Monday, July 24, 2017

An observer from the Vatican

Not this telescope, a very modern Celestron scope with
an autoguider
It was a clear evening, hardly any humidity veiling the gardens as we came down from the terrace, one of the Jesuits wondered if it might not be a good idea to pull out one of the small(er) telescopes and look at the heavens. So at about 9:30, three Jesuit astronomers, a philosopher of science and I convened in the courtyard, lights out, except for the light in the pool of the fountain.  It won't be fully dark for another hour.

This telescope has an autoguiding system, you sight on four stars to calibrate, then you can just pull up a celestial feature from the menu and the telescope will twist and turn until it has the selected feature in its field of view.  Very cool. The hard part is figuring out what you might want to see and whether or not it is visible.

The visibility depends on whether a particular feature is "up" on this time of the year,  the light pollution in the sky,  and whether or not it is behind the roof of the Specola!  And if you are tall enough to see through the eye piece.  I had to stand on a chair (carefully, so as to not fall on the telescope) to see a couple of things.

What to look at?  Jupiter!  The moons again, strung out like a necklace of pearls, and just a wisp of its stripes to be seen. Saturn, where we strain to see the Cassini division in the rings, and wonder if that is one of the moons of Saturn we see, or....

We pulled out Turn Left at Orion (Guy Consolmagno SJ and Dan Davis' great guide to the sky, even without a telescope, just a good pair of binoculars, you can see fascinating things), to see what we might see. Astronomers suggested galaxies they had studied.  We saw Vega, icy blue. We looked for double stars.  We saw a ring nebula, which Rich Boyle SJ called a smoke ring, and for all the world that's what it looked like. Does God blow smoke rings?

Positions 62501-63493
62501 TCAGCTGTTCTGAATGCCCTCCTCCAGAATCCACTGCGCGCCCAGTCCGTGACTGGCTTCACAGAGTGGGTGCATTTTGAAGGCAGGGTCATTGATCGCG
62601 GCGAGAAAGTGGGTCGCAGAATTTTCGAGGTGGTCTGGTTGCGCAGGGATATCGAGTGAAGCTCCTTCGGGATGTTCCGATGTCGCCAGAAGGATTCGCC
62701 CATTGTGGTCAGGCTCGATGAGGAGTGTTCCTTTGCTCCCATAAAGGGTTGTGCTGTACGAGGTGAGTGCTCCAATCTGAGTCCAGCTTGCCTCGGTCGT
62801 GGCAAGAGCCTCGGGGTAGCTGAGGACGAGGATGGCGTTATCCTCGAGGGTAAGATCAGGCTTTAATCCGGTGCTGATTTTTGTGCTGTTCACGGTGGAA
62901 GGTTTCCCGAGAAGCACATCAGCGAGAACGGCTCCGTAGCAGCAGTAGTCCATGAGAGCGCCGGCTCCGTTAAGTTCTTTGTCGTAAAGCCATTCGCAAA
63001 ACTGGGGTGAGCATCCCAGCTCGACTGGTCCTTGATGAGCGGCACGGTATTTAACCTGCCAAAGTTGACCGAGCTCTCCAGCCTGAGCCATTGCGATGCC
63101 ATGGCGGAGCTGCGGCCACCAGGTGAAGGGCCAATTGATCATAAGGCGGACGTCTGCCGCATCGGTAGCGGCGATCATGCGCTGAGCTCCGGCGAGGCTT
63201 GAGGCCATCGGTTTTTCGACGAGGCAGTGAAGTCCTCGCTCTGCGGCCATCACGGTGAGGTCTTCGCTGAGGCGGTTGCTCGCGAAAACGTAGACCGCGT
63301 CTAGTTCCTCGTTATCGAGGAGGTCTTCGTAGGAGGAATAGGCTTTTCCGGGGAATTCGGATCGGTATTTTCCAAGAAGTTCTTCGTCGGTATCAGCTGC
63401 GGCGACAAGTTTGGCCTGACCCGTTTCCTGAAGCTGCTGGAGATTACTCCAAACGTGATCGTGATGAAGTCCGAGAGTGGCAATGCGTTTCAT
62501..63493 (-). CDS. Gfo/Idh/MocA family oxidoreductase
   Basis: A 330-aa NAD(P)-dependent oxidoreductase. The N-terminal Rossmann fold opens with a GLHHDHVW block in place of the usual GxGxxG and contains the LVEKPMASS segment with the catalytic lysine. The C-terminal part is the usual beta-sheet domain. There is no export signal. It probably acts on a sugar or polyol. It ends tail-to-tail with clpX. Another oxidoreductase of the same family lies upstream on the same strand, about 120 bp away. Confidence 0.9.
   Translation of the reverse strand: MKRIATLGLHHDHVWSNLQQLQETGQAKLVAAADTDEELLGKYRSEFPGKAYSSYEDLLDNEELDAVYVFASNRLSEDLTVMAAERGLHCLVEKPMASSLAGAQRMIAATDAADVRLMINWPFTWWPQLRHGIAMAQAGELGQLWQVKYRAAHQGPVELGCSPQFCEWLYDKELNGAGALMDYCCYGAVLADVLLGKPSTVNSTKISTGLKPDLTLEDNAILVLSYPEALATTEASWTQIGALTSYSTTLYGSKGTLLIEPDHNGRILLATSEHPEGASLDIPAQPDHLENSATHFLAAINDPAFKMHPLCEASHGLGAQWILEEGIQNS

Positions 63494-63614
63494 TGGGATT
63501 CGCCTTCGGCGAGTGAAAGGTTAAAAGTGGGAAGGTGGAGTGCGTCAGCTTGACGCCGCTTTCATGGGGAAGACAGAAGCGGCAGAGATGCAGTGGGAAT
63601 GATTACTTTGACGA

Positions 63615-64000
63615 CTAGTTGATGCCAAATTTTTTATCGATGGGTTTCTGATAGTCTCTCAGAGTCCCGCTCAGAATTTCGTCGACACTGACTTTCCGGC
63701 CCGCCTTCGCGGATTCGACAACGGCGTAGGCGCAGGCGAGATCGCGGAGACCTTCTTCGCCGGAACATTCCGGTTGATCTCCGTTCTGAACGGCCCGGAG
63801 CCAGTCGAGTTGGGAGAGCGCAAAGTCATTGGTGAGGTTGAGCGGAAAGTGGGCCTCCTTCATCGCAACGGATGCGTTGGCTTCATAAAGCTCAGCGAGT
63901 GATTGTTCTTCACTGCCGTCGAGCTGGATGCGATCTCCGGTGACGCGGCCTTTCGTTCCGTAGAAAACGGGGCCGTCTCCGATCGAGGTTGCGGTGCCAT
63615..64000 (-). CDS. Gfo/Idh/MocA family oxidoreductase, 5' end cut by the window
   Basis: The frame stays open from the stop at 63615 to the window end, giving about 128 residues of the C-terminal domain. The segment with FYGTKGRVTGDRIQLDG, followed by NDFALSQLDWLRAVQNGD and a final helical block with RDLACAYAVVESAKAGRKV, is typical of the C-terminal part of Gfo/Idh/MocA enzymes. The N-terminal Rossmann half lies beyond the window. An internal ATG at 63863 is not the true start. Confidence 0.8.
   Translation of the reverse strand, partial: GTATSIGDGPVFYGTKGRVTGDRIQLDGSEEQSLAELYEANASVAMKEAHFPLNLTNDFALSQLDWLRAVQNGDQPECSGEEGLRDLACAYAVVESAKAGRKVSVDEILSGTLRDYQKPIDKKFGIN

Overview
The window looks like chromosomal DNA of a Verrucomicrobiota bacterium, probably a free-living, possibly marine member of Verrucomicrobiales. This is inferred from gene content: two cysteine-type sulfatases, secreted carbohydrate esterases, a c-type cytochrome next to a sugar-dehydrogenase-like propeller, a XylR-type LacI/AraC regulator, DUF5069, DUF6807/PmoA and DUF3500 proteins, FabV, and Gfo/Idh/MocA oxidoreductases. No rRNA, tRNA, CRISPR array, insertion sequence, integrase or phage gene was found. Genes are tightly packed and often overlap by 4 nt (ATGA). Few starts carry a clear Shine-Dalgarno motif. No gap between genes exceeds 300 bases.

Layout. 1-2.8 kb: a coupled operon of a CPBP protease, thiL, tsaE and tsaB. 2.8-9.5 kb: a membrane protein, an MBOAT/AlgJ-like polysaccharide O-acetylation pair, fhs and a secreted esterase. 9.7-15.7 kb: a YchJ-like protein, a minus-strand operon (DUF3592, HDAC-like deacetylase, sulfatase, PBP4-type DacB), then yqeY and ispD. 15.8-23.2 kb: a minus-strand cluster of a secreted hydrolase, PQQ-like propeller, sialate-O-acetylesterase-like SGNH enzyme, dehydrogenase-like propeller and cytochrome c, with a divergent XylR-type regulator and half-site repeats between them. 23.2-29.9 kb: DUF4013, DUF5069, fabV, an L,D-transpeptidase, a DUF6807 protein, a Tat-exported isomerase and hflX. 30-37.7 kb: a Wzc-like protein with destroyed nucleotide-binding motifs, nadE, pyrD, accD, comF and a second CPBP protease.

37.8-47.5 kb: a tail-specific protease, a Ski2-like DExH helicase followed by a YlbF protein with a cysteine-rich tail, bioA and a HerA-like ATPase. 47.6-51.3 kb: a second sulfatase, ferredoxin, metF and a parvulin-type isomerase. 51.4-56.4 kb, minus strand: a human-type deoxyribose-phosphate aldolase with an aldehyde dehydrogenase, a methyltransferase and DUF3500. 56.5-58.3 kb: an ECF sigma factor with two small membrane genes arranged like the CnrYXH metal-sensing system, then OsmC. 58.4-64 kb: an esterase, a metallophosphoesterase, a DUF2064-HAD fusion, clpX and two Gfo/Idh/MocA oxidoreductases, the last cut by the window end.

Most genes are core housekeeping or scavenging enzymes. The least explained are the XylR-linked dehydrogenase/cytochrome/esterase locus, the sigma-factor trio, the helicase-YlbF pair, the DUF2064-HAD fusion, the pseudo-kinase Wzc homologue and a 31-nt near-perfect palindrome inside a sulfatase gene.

There were things to be seen even if you weren't looking at the telescope.  I saw a meteor streak across the sky.  We watched a satellite sail majestically across the heavens, wondered if it was the international space station (no, you can find the ISS's orbits as a function of time on the web and I checked the next day).

There is something about looking up at the heavens, even when the scientific work does not actually require it, that pulls you deeper into the mysteries of both God and the astrophysics.

The title comes from a time when Br. Guy was visiting a telescope to do some observing, and went to Mass at a local  parish where the pastor announced they had a visitor:  an observer from the Vatican. Not that kind of observer!

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